I DIDN’T set out to miss out one of the peaks in Upper Wharfedale Fell Rescue’s ‘three peaks’ challenge, but a combination of turning up two hours late and poor map reading...honest.

Now, I’m going to admit to something pretty awful here - I thought the Wharfedale Three Peaks were at worst a slightly challenging climb. I’ve been writing about the fell rescue team’s fundraising challenge for years. Pretty much ever since it started in fact, but clearly hadn’t been paying attention in class.

The main fundraiser for the Grassington based team, it starts and finishes in Kettlewell and was being held this year for the first time since 2019, because of the pandemic.

Over the years, I’ve written about Buckden Pike, Great Whernside and the other one (Birks Fell) - not really conscious of their height, and certainly not thinking they matched their more glamorous cousins, the so called ‘Yorkshire Three Peaks’, Whernside, Ingleborough and Penyghent.

So, it came as something of a surprise that two of the Wharfedale peaks were higher than Penyghent and amongst the highest mountains in Yorkshire. Great Whernside comes in at 704m, or 2,310ft; Buckden Pike is 702m, or 2,302ft; both higher than Penyghent, a mere 694m(2,277ft). Whernside is the highest in Yorkshire, at 736m (2,415ft), that is of course if you don’t count the mighty Mickle Fell at 788m (2,585ft) part of the old North Riding of Yorkshire, before being grabbed by Durham in the mid 1970s. The littlest, Birks Fell is even 610m (2,001ft)

Perhaps then, I should have paid them a little more respect.

Turning up more than two hours before everyone taking part in the three peaks and the two peaks challenges had set off was, as it turned out, fortuitous.

As I went to the tent to get my number, Ted Mason, farmer and champion fell runner, crossed the finishing line having completed the 18 mile 3 peaks course in a time of two hours and 22 minutes - 20 minutes ahead of his nearest rival. Looking as fresh as a, daisy, Ted announced running conditions were ‘perfect’.

So off I bimbled with the families doing the seven mile valley walk, a lovely stroll alongside the River Wharfe.

Because I had set off so late, members of the UWFRA team were ahead of me, removing the arrows making sure no one lost their way.

But I was fine, I’d taken a picture of the route, and had both a paper map and my trusty OS app, at this point I was still blissfully unaware of the task ahead. After all, I was still basking in the glory of having completed the Yorkshire Three Peaks earlier this year, 28 miles, and in under 11 hours.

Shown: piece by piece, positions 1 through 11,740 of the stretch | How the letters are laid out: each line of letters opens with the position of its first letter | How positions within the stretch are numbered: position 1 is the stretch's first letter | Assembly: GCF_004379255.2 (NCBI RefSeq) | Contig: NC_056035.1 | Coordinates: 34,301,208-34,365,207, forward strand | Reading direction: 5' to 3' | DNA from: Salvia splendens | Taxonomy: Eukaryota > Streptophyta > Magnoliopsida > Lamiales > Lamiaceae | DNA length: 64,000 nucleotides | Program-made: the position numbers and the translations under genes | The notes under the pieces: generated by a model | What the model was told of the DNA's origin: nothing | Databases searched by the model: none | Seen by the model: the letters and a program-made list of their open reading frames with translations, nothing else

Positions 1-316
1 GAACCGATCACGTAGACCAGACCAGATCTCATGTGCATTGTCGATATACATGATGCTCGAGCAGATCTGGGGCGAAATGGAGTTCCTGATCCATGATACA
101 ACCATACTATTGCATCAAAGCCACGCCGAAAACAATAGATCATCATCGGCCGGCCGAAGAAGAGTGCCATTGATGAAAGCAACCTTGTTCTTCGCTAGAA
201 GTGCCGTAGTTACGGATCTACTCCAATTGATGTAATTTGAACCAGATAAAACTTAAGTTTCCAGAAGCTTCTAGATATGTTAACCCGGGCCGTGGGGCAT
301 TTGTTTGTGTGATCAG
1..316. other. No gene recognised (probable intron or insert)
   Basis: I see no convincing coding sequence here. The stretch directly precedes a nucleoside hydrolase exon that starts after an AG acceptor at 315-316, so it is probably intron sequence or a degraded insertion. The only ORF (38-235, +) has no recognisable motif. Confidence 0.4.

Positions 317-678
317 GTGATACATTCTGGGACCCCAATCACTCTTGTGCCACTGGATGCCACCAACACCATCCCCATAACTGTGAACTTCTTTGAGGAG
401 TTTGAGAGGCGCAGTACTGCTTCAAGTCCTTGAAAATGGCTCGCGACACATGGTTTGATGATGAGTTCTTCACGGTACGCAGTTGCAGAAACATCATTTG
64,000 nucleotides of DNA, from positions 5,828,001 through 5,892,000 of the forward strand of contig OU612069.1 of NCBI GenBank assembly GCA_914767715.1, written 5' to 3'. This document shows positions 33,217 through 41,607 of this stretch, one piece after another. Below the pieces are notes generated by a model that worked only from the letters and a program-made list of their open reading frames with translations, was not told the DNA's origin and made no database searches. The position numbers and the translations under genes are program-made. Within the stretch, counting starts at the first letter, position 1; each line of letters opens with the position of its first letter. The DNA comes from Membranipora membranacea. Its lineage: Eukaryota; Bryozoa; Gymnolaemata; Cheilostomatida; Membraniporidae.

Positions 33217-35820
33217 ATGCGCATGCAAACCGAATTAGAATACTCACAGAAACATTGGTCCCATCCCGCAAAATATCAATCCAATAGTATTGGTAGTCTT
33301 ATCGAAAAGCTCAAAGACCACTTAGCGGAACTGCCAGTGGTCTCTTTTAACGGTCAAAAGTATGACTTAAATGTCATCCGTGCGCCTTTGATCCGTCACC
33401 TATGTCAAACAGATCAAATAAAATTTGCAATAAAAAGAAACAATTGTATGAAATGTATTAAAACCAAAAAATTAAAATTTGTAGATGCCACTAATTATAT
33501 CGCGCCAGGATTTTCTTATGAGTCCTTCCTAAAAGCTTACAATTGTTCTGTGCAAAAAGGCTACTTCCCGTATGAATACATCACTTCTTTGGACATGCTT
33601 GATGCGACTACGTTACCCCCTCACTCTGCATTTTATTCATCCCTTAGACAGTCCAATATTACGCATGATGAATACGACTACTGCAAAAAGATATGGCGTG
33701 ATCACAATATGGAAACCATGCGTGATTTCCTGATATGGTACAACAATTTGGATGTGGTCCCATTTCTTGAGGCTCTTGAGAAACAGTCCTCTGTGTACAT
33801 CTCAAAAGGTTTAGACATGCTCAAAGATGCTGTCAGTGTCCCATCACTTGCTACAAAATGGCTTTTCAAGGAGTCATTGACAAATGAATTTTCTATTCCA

I paused for a good ten minutes at the first checkpoint at Starbotton before heading off to the first peak, Buckden Pike.

It was perhaps a third of the way to the summit that I started to feel a proper Charlie. This was no stroll in the park. Having reached the trig point at Buckden Pike, it was a short hike to the memorial to five Polish airmen who died there just more than 50 years ago in January, 1942.

From there, it should have been over to Great Whernside, but I took a wrong turning, got onto a rather nice path and before I knew it was heading back to Kettlewell. I did wonder about not seeing another checkpoint, and my FitBit said I’d clocked up 13 miles, which was right. As for Great Whernside - it seemed laughably easy; it wasn’t until I got to the finish that all became clear, I’d missed it out entirely. The good folk at UWFRA presented with a medal all the same, and I will be heading to Kettlewell very soon to do it properly.

Runners and walkers pay to take part in the event, are given a meal at the end, and it all goes to help the annual £65,000 running costs of the mountain rescue team. This year’s event was sponsored by Dales Dairies, Midgley Motors and Taylor’s Brewery and was made possible by landowners who gave their permission for the event to take place., as well as team members, their families and friends.

More than 250 people took part, while the three peaks route took place over a new, revised course, with once again, Ted Mason setting the bench mark.

Plans are already underway for next year’s event, which will take place on June 24, 2023. You can donate money to UWFRA via its website at: https://www.uwfra.org.uk.

I am raising money for UWFRA and its near neighbour, the Cave Rescue Organisation (CRO) and also the Alzheimer’s Society by walking 2,022 miles this year. I have at time of writing completed 1,091 miles, so well on target.

If you’re inclined, you can encourage me along by donating via JustGiving for Cave rescue organisation at: https://www.justgiving.com/fundraising/lesley-tate3

For the Alzheimer’s society at: https://www.justgiving.com/fundraising/lesley-tate2?newPage=True

And for the Upper Wharfedale Fell Rescue association at: https://www.justgiving.com/fundraising/lesley-tate1

ON the subject of the Upper Wharfedale Fell Rescue Association, it was interesting to read in the Craven Herald of 70 years ago, July 18, 1952, about how the team rescued a lamb from a lead mine.

The lamb, belonging to Dick Wallace of Dibbles Bridge, had fallen 120ft down a disused mine shaft at Knott Moor, near Stump Cross Caverns. Miraculously, it suffered just a loosened horn and a cut lip.